Iris: A book-length poem by Mark Jarman

Iris: A book-length poem Author: Mark Jarman
eBook Title: Iris: A book-length poem
ISBN10: 0934257876
ISBN13: 978-0934257879
Language: English
Publisher: Story Line Press; First edition. edition (May 1, 1992)
Category: Literature & Fiction
Subcategory: Poetry
Size ePub vers.: 1616 kb
Size PDF vers.: 1391 kb
Other formats: cb7, odf, pdf, azw, ibooks, mobi
Rating: 3.6
Votes: 424
Pages:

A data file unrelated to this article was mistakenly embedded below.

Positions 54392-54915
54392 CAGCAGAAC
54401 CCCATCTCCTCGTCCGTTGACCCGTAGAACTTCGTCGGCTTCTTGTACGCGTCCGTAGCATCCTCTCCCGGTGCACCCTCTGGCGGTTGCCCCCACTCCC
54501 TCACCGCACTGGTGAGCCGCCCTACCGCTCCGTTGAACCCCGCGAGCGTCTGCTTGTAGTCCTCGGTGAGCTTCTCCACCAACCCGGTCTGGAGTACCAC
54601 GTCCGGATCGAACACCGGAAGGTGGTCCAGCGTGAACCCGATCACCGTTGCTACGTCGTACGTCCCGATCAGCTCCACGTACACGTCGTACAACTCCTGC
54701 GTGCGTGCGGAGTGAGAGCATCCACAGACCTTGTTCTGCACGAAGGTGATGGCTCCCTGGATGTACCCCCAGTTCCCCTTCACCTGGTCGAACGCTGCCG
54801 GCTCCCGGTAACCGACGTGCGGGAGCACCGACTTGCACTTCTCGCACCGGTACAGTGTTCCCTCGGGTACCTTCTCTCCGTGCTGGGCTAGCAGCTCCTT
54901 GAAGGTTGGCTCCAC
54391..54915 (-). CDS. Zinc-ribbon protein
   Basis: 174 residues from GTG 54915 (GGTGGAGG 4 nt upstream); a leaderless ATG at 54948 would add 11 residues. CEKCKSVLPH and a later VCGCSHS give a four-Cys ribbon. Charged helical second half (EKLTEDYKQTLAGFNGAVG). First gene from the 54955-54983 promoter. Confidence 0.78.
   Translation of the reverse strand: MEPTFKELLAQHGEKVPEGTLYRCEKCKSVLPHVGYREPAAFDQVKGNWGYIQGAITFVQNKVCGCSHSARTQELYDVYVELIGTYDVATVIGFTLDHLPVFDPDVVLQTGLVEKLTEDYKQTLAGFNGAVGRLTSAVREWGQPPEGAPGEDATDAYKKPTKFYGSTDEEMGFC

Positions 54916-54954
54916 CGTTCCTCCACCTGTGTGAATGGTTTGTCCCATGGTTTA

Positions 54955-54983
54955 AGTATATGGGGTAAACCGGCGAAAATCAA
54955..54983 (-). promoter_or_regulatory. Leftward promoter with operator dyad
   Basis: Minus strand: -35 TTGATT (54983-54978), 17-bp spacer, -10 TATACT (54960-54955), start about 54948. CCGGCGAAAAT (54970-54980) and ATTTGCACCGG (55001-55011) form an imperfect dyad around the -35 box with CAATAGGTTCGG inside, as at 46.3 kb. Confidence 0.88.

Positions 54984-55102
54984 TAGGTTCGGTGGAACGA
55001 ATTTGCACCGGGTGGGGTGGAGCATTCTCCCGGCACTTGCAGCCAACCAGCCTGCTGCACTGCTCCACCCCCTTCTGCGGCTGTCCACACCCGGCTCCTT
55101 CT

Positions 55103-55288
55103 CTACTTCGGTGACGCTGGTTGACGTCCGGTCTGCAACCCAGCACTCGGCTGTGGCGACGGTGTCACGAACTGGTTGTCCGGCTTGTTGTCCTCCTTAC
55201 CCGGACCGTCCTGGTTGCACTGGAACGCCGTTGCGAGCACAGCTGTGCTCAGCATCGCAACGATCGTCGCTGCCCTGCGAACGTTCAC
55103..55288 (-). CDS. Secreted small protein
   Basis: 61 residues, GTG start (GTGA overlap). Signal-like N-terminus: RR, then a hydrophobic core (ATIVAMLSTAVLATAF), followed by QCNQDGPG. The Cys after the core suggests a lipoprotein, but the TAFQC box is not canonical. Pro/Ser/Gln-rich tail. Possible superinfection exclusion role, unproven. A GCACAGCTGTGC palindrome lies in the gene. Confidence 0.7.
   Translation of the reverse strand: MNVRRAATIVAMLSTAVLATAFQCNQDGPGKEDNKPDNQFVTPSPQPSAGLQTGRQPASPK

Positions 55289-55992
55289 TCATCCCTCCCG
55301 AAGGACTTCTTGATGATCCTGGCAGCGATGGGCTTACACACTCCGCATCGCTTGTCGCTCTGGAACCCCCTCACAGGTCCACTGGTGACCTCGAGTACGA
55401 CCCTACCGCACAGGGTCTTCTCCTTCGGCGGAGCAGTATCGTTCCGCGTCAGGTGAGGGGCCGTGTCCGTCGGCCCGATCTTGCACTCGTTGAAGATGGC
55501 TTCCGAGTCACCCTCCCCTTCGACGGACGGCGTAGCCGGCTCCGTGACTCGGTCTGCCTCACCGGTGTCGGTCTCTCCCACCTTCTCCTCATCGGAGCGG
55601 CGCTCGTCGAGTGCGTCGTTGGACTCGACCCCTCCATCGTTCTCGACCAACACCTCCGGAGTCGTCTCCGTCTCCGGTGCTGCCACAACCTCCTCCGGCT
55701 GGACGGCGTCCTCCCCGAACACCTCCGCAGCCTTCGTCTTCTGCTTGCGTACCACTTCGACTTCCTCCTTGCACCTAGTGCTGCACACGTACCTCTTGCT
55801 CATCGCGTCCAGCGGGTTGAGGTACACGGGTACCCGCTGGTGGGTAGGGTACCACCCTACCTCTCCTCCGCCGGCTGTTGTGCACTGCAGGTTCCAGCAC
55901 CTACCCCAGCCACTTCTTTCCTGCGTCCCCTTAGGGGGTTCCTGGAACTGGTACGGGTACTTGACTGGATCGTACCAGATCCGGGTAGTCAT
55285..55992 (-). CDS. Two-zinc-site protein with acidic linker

I haven't read a new poem for years as extravagantly daring as Mark Jarman's IRIS. This strange and obsessive narrative risks violating almost every preconception we have about how a serious contemporary poem should behave. First, IRIS risks seeming unoriginal. The poem is a passionate homage to Robinson Jeffers, our most neglected modern master. Jarman borrows Jeffers' line, his voice, his landscapes, and his vision. Eventually he even borrows Jeffers himself by making his imagined ghost the tragic chorus of this feverish drama. But the sheer audacity of Jarman's appropriations - like Blake recasting Milton or Pound impersonating Propertius - becomes something more wildly innovative and astonishing than those tame adjustments of theme and style we normally praise as originality. Next, IRIS risks being earnest. In an age when literary criticism celebrates irony, ambivalence, and indeterminacy, Jarman resolutely insists that poetry can truthfully explore matters of mortal consequence. IRIS is the story of a woman who refuses to be crushed by the sordid circumstances of her life - the poverty and drugs, the violence and unredemptive love. In a better world she would have been an artist. But in her desperate corner she struggles simply to understand how freedom or fulfillment is possible. Born to hell, she strains for a glimpse of paradise, even if it can never be her own. Finally, IRIS risks reaching for the sublime. Writing about the landscapes of everyday life, using the language of ordinary people, Jarman pushes his material to its uppermost limit where naturalism merges into myth. IRIS has enhanced the possibilities of our literature by reclaiming a lost tradition of American poetry.

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